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What Does It Take to Evict a Commercial Tenant in Georgia??

Poole Huffman, LLC

GreenvilleOnline.com recently reported on the closure of several fast-food chicken restaurants in that area. The restaurant chain, headquartered in Atlanta, indicated that the 24 locations in Georgia and South Carolina were closed after the landlords of those properties evicted the fast-food tenants. Fortunately for Atlanta-area fans of the chain’s chicken, there are still many locations open in north Georgia. The sudden closure of these restaurants may lead one to wonder, though:  what is required for a landlord in Georgia to evict its commercial tenant? The reality is that there are multiple steps required by the law, and they must be carried out with precision to ensure that the court will grant the eviction order, which is why a Georgia commercial landlord should make sure to work with an experienced Georgia landlord-tenant attorney when it comes time to pursue an eviction.

Of course, the first thing that must happen for a landlord to seek an eviction is that the tenant must be in default. The commercial lease agreement between the landlord and tenant will typically state the actions or inactions that will lead to the tenant being in default. These can be things like non-payment of rent, late payment of rent, continuing to occupy the property after the end of the lease term, or using the property for a purpose expressly forbidden by the lease.

Once one or more of these things happens, the landlord must follow the rules laid out in the Georgia Code. First, the landlord must submit to the tenant a “demand for possession” letter. This letter informs the tenant that it is in default and that the landlord intends to begin legal proceedings to evict the tenant. That letter will also tell the tenant that it must vacate the property and return possession to the landlord.

If the tenant does not leave, the landlord must file what is known as a Dispossessory Affidavit with the proper court. In this affidavit, the landlord must state the name of the tenant, how the tenant defaulted, and how much the tenant owes as a result of the breach of the lease. It must also state that the tenant failed to comply with the demand for possession letter that the landlord sent to the tenant.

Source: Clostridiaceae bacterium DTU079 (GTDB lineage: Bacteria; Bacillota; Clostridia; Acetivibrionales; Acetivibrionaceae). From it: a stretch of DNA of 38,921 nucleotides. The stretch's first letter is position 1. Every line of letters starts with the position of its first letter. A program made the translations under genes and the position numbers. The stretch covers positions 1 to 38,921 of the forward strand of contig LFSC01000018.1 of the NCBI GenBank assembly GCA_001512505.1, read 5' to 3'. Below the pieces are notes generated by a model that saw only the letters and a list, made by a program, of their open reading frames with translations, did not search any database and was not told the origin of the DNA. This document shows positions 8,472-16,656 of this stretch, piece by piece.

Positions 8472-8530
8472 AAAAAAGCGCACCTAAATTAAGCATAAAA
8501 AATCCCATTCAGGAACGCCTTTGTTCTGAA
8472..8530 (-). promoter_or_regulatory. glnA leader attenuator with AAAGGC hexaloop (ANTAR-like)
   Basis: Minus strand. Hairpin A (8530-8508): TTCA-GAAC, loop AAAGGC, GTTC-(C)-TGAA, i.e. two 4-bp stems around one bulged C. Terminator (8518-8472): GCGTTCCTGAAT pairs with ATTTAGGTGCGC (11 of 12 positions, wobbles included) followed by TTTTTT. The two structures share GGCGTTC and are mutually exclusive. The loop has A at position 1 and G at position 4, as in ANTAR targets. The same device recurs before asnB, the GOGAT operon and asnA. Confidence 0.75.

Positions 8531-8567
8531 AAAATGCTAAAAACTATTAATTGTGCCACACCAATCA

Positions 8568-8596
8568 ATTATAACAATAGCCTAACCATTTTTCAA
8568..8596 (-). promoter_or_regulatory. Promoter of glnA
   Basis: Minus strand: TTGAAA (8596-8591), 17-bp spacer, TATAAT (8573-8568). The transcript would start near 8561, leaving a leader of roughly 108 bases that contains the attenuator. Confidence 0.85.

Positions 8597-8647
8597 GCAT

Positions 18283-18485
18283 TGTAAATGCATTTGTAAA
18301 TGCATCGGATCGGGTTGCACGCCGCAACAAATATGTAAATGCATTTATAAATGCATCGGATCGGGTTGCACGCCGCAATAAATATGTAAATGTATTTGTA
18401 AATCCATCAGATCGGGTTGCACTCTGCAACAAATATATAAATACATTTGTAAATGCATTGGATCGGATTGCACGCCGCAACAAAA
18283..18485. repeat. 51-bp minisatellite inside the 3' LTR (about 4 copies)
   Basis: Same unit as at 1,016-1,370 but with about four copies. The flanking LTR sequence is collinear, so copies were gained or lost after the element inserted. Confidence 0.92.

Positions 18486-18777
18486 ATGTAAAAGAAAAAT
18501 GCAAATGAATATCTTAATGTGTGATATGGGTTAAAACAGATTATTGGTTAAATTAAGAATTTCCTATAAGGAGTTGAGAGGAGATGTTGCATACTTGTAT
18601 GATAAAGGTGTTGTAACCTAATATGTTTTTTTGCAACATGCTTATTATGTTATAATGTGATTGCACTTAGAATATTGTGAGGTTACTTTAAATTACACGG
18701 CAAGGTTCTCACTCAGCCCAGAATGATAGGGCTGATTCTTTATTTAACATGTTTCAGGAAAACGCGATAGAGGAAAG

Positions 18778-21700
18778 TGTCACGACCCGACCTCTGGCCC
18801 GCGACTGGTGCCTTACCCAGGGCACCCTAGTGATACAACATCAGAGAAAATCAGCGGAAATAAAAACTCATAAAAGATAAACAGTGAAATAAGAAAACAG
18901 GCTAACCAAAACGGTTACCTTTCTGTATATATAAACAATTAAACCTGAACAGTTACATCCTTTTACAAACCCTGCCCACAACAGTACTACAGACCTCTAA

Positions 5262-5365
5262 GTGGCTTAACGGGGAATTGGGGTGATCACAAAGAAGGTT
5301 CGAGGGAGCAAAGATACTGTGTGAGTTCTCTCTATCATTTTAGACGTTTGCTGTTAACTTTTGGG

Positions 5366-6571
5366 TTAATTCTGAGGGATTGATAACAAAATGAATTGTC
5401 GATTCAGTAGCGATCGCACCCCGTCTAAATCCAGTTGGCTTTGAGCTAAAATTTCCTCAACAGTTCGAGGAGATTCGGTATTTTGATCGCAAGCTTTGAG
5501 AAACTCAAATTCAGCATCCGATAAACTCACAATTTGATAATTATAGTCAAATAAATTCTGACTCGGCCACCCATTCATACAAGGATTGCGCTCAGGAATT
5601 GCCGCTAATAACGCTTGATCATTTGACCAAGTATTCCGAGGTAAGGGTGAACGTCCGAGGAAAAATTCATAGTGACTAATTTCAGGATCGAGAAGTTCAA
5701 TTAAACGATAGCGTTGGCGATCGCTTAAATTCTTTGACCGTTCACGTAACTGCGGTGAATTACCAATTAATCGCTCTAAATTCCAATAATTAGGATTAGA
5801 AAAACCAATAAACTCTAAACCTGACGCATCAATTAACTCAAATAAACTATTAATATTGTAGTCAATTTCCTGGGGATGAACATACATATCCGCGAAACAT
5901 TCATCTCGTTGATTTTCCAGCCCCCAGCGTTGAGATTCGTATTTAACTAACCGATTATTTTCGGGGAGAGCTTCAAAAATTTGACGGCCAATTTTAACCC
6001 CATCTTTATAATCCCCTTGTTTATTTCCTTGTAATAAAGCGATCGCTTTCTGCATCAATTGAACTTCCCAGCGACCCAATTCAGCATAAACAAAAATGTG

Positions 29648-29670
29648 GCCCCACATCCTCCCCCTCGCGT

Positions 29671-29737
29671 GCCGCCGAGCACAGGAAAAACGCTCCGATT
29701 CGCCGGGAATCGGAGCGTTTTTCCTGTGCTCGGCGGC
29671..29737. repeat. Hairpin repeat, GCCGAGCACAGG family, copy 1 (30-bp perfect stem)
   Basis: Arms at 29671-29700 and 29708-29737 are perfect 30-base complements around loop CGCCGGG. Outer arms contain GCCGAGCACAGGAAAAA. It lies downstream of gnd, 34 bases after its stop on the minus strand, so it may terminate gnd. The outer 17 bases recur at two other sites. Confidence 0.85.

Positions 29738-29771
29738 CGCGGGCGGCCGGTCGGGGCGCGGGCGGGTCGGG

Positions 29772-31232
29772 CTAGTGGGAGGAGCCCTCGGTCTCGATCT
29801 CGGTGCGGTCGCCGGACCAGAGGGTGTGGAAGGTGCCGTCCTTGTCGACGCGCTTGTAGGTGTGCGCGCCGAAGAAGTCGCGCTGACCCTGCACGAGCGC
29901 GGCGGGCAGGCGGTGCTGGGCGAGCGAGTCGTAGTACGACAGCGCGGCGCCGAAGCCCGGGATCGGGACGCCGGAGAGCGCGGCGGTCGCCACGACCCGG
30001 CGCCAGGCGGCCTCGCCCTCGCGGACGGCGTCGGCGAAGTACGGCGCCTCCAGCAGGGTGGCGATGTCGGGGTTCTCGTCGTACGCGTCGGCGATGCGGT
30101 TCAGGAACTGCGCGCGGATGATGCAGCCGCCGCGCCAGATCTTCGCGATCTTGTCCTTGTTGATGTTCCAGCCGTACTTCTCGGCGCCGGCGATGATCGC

The tenant will be served with a summons by the sheriff and will be given seven business days to respond. If the tenant does not respond, the court will either grant the landlord what’s called a “writ of possession,” giving it the right to re-take the property, or else the court will schedule the case for trial.

One thing that landlords should note is that following all of the rules is extremely important. Failing to follow all of the rules diligently may stop you from getting your order granting you possession.

Evicting your tenant yourself, known as “self-help,” is also not a good idea, since this may actually give your tenant a legal claim for compensation against you as the landlord.

If you are a commercial landlord seeking to evict a tenant who is in default, it is important to make sure that you are crossing all of your T’s and dotting all of your I’s as required by the Georgia statutes. The knowledgeable Atlanta landlord-tenant attorneys at Poole Huffman, LLC have been working with commercial landlords for many years to help them with eviction actions, among many other types of needs. Contact our attorneys online or by calling 404-373-4008 to schedule your confidential consultation.

More blog posts:

Property Investors Beware: “self-Help” Evictions Are Never an Option, Atlanta Business Litigation Attorneys Blog, June 18, 2015

Worried about Collecting on a Judgment against your Tenant? Don’t Stress, Distress!, Atlanta Business Litigation Attorneys Blog, June 5, 2013

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